|The Blizzard by Cornelius Krieghoff, 1860|
Given the awful winter weather striking so much of the country this year, this seemed like an appropriate word for the day. =) Though one I can’t take credit for coming up with–one of my fellow Colonial Writers, the amazingly-talented Lori Benton, posted to our group about this one. I otherwise wouldn’t have thought to question it!
But apparently blizzard is a pretty new word. Though occasionally used for a “a hail of gunfire” as early as 1829, it didn’t take on the snowstorm meaning until–get this–1859. It most likely came from blizz, a word for a violent rainstorm that dates to 1770. Etymologists suspect that its origin is America’s Upper Midwest, where locals probably took the word used for the rainstorm and applied it to the snowstorm just to be cheeky. 😉 (Okay, so they technically say “in a colloquialism.” But we all know what they mean.)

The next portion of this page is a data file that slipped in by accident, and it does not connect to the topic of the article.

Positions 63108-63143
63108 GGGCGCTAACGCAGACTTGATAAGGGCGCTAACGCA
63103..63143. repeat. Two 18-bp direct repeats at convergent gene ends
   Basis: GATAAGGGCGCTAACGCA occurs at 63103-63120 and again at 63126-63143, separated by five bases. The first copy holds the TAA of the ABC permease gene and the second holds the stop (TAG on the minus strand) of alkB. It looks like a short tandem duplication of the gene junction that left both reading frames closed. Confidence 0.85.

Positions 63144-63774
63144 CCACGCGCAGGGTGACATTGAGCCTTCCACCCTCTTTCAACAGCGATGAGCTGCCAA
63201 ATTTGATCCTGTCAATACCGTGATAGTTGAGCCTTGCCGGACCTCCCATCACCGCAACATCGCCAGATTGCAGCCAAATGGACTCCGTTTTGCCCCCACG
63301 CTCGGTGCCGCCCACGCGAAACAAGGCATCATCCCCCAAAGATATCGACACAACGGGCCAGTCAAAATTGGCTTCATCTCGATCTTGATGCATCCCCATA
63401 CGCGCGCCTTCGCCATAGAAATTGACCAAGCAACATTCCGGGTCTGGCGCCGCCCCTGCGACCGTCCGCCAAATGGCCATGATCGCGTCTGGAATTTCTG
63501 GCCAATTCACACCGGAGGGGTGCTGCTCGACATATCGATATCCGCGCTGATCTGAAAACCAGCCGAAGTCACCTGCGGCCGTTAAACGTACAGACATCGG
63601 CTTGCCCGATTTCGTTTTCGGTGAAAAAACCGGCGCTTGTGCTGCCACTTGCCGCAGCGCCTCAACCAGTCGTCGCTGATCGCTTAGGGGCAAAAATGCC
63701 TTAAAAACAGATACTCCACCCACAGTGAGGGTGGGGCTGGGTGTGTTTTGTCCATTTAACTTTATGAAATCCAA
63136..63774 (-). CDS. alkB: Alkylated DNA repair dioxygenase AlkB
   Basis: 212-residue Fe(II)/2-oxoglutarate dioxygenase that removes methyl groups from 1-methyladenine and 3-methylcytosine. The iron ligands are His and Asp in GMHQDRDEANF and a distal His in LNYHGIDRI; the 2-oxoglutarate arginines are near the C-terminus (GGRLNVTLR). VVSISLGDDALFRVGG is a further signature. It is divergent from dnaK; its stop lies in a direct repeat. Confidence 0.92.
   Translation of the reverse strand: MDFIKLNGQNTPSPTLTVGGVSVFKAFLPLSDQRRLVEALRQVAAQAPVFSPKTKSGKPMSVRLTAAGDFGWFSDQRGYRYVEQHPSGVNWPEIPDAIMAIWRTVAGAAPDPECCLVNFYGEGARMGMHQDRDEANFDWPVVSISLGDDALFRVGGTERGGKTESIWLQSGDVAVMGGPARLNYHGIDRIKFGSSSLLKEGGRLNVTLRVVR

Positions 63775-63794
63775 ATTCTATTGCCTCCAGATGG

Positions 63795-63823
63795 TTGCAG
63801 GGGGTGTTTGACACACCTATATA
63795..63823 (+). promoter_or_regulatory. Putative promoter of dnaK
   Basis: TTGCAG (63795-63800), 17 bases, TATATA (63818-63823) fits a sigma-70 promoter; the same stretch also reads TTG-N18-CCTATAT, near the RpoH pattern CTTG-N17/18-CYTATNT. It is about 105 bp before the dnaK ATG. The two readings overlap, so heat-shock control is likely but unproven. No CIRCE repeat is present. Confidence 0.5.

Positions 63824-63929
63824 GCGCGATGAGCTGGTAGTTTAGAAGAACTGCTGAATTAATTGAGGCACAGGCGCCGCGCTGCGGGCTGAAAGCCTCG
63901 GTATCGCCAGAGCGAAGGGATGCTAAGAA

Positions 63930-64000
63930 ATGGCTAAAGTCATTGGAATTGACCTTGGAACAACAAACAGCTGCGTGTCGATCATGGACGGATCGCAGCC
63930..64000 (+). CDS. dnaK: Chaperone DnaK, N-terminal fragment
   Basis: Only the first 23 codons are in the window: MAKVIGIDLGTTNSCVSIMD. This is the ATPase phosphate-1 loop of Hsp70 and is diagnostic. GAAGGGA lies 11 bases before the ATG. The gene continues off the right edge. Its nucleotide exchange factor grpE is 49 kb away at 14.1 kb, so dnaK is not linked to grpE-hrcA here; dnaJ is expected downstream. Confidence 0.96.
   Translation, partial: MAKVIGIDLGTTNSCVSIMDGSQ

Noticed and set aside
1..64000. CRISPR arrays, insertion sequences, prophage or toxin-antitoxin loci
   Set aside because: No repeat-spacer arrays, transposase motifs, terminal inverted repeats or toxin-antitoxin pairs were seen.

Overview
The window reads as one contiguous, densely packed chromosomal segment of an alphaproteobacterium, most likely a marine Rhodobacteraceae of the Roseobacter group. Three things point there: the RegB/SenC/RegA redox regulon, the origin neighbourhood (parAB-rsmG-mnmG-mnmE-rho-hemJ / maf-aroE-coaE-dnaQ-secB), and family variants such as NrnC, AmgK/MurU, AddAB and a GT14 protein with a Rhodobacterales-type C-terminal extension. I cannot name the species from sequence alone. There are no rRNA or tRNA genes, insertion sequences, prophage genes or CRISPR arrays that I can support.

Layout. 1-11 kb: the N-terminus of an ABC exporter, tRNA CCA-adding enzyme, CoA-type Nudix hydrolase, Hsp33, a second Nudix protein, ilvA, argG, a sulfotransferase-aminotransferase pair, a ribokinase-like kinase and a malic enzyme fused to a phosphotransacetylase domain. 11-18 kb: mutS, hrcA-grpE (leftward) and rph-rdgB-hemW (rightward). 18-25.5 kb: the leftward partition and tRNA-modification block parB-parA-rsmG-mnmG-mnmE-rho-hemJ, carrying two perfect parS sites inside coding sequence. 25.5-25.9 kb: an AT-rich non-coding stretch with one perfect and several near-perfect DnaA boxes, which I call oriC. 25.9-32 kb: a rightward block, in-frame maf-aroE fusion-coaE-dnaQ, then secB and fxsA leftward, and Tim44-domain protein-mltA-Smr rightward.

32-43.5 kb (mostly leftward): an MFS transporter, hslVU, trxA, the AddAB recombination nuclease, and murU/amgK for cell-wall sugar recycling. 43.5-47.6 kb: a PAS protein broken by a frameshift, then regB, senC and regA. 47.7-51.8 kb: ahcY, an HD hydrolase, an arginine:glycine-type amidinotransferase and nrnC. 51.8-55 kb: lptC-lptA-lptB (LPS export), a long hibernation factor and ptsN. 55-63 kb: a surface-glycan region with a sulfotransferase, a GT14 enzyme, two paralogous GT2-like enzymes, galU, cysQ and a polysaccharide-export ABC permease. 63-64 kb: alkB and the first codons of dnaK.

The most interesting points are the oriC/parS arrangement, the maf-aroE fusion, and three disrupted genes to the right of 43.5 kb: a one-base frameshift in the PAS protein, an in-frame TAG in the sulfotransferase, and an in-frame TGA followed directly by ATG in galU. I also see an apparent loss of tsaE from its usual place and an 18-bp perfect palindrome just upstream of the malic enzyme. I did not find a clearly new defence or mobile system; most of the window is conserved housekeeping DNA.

So what in the world did they call blizzards before blizzard was a word?? That’s the question Lori asked, and I’m not sure we really found the best answer. “Violent blow” seems to be the closest, but it doesn’t feel sufficient to me. Guess that’s why those Upper Midwesterners found a better word for it. =)
Hope everybody stays warm this week! And if you’re stuck inside, be sure to swing by again tomorrow. I’m hosting a good friend of mine (from Michigan’s Upper Peninsula, so a girl who knows all about the cold and blizzards, LOL) in an interview and giveaway of her just-released historical romance, The Wyoming Heir. And on Wednesday, I’m taking everyone on a step-by-step journey through the last book cover I designed for WhiteFire. That should be fun too. =) See you tomorrow!
Yup. Definitely surprised it's that recent – but NOT that it originates in the upper Midwest. 🙂 Totally intrigued by Wednesdays post topic – I'll be back! 🙂